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Reply with quote  #1 
Jeff raised something in another thread and we thought it might be good to have a separate place to talk about different aspects of instrument design ... for builders and players alike.

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Very good workmanship and style, also I see some very innovative design around the nut and headstock. I know that's not what you posted about but maybe on a seperate thread you could share your insights that lead you to that design. 


I have been building and repairing acoustic and electric instruments for over 20 years now. There was a period several years ago in which I was thinking about and playing more touchstyle/tapping and trying out various things until I decided that I would make myself the ultimate tapper!! There was a lot of toing and froing and humming and haaing, and not a lot of progress until I applied a few self-imposed limitations ... and let go of such lofty aspirations!

Those boundaries were basically these things ... keep it as simple as possible, don't sacrifice quality (of sound or workmanship), and don't try to reinvent the wheel. 

These things led to the classic tapered uninterrupted lines of our instruments, the use of stock hardware and strings, and the design of some subtle innovations to make it all work well. I guess thats where our different way of dealing with string action and the whole nut/damper/headstock thing came in. I love it ... its so simple its laughable, and even though it goes against all those years of perfecting angled headstocks it really doesn't affect performance for this type of instrument. Admittedly it doesn't have the level of fine control that other nut-based designs have, but then again, who needs it?

For those who don't know what we're talking about I'll post a couple of photos. It would be great to hear about other design aspects, decisions and challenges that people have come across.  

  
Headstock_opt.jpg  Headstock2_opt.jpg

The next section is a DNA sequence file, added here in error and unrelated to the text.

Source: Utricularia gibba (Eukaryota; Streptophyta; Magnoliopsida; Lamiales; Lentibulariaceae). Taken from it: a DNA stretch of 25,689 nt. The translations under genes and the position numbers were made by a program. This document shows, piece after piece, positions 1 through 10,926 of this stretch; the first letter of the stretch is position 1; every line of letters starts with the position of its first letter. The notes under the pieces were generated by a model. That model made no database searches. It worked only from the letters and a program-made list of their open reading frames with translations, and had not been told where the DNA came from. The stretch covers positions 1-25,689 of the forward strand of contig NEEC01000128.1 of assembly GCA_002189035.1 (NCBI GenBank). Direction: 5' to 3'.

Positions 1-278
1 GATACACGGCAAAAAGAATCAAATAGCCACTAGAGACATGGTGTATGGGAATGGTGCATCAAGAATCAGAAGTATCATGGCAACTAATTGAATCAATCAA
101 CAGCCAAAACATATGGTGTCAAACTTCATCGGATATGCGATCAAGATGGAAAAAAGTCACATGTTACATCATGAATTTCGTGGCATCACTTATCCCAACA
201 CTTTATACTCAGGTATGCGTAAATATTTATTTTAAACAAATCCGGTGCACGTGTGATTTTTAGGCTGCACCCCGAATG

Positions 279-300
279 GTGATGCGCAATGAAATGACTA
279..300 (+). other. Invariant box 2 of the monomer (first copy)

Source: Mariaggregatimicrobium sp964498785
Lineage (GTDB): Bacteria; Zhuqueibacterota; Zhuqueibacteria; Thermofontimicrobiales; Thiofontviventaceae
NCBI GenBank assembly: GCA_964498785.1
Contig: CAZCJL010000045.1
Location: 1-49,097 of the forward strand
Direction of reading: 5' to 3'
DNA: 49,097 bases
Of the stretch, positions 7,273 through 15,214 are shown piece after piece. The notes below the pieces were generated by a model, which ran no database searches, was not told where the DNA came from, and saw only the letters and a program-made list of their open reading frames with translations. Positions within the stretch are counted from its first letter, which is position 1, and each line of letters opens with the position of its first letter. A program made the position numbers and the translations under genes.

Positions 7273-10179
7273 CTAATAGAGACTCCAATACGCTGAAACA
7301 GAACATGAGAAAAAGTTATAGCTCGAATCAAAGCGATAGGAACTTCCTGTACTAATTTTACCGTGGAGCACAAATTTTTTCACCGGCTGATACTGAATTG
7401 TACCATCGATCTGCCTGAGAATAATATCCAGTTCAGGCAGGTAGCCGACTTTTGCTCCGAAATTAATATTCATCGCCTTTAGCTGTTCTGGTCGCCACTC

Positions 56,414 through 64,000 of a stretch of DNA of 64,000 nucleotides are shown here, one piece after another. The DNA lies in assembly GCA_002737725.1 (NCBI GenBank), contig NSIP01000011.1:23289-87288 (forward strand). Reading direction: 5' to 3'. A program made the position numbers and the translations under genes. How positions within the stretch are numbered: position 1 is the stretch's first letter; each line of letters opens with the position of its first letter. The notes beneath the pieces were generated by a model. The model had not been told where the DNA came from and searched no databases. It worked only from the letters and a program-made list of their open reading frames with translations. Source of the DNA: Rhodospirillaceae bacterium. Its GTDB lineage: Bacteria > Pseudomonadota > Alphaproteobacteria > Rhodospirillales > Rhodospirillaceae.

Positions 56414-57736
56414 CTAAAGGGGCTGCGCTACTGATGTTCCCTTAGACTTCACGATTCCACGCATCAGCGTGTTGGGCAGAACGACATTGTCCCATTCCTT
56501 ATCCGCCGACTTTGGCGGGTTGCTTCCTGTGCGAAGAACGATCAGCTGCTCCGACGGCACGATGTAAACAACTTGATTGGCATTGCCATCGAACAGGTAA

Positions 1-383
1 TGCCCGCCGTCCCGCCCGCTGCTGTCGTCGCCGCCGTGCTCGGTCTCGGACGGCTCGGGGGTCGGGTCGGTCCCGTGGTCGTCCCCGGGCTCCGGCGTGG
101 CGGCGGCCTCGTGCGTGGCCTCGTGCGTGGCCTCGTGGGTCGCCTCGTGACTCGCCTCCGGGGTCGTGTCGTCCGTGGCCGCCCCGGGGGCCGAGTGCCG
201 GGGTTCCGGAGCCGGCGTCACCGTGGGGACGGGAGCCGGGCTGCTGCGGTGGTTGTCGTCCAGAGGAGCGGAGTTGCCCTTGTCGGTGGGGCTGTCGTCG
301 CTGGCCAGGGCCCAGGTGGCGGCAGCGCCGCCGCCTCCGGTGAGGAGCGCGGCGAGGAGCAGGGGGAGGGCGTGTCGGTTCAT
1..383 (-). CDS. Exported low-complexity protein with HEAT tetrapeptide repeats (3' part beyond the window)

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Jtmart

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Thanks for posting! I love seeing how people approach design. It looks like you have at least some upward pressure on the nut, I'm guessing that the action is adjustable at the nut? I know you said that you didn't reinvent the wheel but that design is very clever because you flipped convention on its head.

Here's a question, with the use of a zero fret, is the nut placement no longer critical for the intonation or since there are no open string is it not important?

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Thanks Jeff. You're quite right, the placement of the retainer bar (we can't really call it a nut) isn't critical for intonation ... in fact the damper plays a more crucial role in the sound of the 'open' strings, acting as a very diffuse sort of nut. We actually place it so that the dampened open notes are a semitone below the zero fret which allows the player to also use the 'open' sounds too.

Action at the zero fret (and conveniently pressure on the damper also) is simply adjusted by the retainer bar height screws. By carefully winding the strings up the tuner post (rather than down) we get around a 10 degree reverse breakover angle at the retainer bar. A bit more would be better, but it still gives good upward pressure.  

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I found, in my experimentations with the Tapladder, ca. 2005-2006, that the zero fret needed to be just a tiny bit higher than the other frets. I found a thin aluminum tube whose inner diameter was the same as the outer diameter of the zero fret (and the rest of the frets), and added just the right amount of extra lift, when applied to the zero fret. 

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I found, in my experimentations with the Tapladder, ca. 2005-2006, that the zero fret needed to be just a tiny bit higher than the other frets. I found a thin aluminum tube whose inner diameter was the same as the outer diameter of the zero fret (and the rest of the frets), and added just the right amount of extra lift, when applied to the zero fret.


I'm a bit intrigued by this ... I can understand why it wouldn't hurt, but I don't understand why it was necessary.

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Jtmart

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Is Tapladders zero fret in contact with the strings at all times and is it mostly to set the action? On some guitars all the nut does is serve to properly space the strings and the zero fret sets the action. If his instrument is set up that way I could see that a tiny bit more height might prevent the heavier strings from rattling. I'm curious too as to why it needs to be a bit higher.
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Originally Posted by Jtmart
If his instrument is set up that way I could see that a tiny bit more height might prevent the heavier strings from rattling.


Yes, that is part of it.  Also, if the zero fret is a tiny bit higher than the other frets, it also made tapping at the first couple frets a bit easier. 
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